For years, I’ve been wanting to make Mole Chicken. Mole is a complex sauce with a long list of ingredients that could cost you an entire weeks’ budget on groceries. Yet the deep flavor is so rich and velvety and enticing that I wanted to find a simpler version to make at home. Some of my fancy Mexican cookbooks had elaborate recipes, but then I found this crockpot Mole Chicken recipe on Pinterest and I chose it because of the shorter ingredient list and ease with the crockpot.

I chose to use chicken breasts because that’s what I had. I didn’t bother seasoning or browning them prior to putting them in the crock pot to simmer all day.

My chicken was only partially thawed and the pieces were huge, so it took about 6 hours before the meat was completely tendered and easily shreddable. I had so much sauce that I froze two extra containers and will likely use it in place of enchilada sauce to make a second tamale pie. The end result was indeed a rich sauce and flavorful meat.


To serve with my mole chicken, I made elotes, with is a fresh ear of corn covered in a delicious sauce! I used Jessica Gavin’s recipe and made just 2 ears of corn, and saved the extra sauce in case I needed it later in the week. Turns out, it was delicious inside the chimichanga (see above!). As if summer corn isn’t delicious enough, the sauce made of mayonnaise, sour cream, lime, cotija cheese, and seasonings will make you wish all vegetables were served this way. It was raining here in Michigan, so I used the broiler instead of my grill, and then slathered the sauce onto the corn. The sauce is tangy, creamy, and salty and worth eating every kernel of corn and then licking each finger clean!


Many months ago, I was inspired by a post on Facebook – for a cheese rolled burrito served at a restaurant in California. Since I never know when my next California trip will be scheduled, I knew I had to make my own version. The inspirational post was a breakfast burrito, so I did something similar. Using leftover empanada filling from my Cinco De Mayo post, I added some black beans, scrambled egg and avocado. I piled the mixture in a large tortilla, rolled it up Qdoba style, and grilled it on a hot griddle. Once it was browned, I added a pile of shredded cheese to the griddle and let it sizzle, and using a dough scraper to guide, I rolled the burrito right through the cheese. The melting cheese stuck to the burrito and made a crispy, cheesy shell. The only thing I should have done differently is used a rectangular pan (like the 5th burner pan for my gas stovetop). Oh and I should have used bacon because it was a breakfast burrito!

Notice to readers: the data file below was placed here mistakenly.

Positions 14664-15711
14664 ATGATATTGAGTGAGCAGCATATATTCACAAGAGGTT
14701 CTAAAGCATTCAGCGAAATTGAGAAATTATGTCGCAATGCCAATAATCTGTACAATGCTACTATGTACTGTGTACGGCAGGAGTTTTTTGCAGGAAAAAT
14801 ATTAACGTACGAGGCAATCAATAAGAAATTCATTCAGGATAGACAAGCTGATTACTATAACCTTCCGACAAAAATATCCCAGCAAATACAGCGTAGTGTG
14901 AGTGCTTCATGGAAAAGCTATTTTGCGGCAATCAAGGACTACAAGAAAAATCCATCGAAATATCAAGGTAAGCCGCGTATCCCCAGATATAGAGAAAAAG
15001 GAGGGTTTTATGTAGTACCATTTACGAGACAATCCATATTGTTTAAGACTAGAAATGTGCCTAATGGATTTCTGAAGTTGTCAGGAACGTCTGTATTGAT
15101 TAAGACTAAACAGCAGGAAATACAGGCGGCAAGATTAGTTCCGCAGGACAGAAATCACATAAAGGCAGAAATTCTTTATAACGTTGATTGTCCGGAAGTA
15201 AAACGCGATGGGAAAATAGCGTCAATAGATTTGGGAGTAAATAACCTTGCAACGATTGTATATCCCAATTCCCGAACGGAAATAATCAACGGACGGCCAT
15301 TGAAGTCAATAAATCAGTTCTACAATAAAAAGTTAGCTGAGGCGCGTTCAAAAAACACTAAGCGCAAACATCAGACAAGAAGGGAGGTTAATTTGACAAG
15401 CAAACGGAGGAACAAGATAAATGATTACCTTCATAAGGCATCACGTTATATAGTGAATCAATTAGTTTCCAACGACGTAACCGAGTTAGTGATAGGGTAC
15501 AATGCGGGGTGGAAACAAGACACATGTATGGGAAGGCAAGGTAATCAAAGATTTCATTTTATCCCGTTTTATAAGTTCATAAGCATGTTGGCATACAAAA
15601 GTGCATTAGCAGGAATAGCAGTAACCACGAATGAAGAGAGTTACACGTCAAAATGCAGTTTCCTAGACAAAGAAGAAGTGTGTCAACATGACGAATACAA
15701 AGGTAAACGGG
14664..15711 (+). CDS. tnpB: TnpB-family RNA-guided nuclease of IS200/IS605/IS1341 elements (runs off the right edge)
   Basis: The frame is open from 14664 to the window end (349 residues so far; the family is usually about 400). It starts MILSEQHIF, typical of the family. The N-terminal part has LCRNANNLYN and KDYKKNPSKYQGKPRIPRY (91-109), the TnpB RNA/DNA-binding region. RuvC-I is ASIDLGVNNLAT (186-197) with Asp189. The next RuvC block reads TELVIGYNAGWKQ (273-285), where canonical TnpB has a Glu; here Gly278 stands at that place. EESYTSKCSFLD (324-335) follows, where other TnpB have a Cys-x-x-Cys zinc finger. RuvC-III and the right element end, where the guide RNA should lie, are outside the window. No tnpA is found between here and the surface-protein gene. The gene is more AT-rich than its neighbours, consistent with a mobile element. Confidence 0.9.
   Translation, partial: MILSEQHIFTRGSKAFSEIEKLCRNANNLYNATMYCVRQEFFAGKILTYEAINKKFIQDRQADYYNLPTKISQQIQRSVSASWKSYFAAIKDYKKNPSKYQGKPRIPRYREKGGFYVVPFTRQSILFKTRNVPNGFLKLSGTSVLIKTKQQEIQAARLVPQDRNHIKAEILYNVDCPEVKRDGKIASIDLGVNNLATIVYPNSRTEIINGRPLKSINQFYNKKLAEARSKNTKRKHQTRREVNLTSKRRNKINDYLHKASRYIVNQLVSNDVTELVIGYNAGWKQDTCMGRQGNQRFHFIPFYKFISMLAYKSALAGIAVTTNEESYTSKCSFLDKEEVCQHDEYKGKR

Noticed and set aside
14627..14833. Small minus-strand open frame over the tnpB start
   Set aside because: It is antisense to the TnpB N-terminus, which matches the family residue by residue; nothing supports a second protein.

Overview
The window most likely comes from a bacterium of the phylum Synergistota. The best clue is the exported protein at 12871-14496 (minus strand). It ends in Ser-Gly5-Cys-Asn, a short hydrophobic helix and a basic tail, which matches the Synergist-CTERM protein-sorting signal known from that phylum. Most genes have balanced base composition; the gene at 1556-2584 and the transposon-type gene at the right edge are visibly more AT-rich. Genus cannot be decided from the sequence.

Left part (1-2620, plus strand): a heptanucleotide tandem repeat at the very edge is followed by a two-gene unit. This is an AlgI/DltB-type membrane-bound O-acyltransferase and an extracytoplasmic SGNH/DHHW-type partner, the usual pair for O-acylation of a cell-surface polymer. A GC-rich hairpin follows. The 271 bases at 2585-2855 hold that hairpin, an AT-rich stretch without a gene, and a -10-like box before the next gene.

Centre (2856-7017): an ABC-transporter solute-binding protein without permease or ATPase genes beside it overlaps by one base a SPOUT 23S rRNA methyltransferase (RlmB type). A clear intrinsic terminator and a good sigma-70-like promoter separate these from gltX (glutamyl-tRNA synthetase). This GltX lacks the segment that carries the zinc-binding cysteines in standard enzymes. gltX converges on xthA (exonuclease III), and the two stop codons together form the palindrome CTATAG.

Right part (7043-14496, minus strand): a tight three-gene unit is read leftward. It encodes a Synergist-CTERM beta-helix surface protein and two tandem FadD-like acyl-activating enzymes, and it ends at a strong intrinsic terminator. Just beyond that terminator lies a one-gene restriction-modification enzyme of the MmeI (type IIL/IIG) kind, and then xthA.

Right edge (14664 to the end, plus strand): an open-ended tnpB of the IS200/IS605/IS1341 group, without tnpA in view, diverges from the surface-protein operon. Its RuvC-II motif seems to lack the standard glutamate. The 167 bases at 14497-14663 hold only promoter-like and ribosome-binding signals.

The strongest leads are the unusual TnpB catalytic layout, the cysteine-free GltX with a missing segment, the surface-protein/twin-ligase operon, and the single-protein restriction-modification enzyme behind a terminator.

Ice cream is one of my favorite food groups. So is fried food. So the two together, covered in chocolate? Pure bliss.

I did some recipe research on fried ice cream and found that the trick is having REALLY cold ice cream before frying. I have a deep freezer but it’s certainly not that great and I didn’t really want to take my chances of ruining perfectly good ice cream or making a huge mess. Then I found a way to capture the same taste without any special equipment or a huge mess – “fried” ice cream pie!

First, corn flakes, almonds & sugar are browned in melted butter. Then half of the mixture is laid on the bottom of a small pan – I used a small rectangular pan but an 8×8 or 9×9 brownie pan would work, too. I figured my pie pans were not deep enough. I mixed vanilla ice cream, sweetened condensed milk, Cool Whip, and cinnamon for the ice cream filling. That mixture went on top of the cornflakes, and then the remaining corn flakes were put on top of the ice cream. The whole pan goes into the freezer to firm up before serving.

To serve, I used hot sauce (some good stuff, although not homemade), and a squirt of whipped cream. The best part – the actual recipe only uses about half the ice cream, Cool Whip, and jar of sweetened condensed milk, so I guess I have to make another one! Or just double the recipe and use a 9×13 pan to serve a crowd.

This dessert perfectly captured the fried ice cream flavors and was simple to prepare and serve! The ideal end to a Mexican meal!

There are only a few days left in #mexicanmay! I’ve made countless tacos for just my husband & I, and for friends, so I will share my favorites before the end of the month. Did I miss any of your favorite Mexican foods?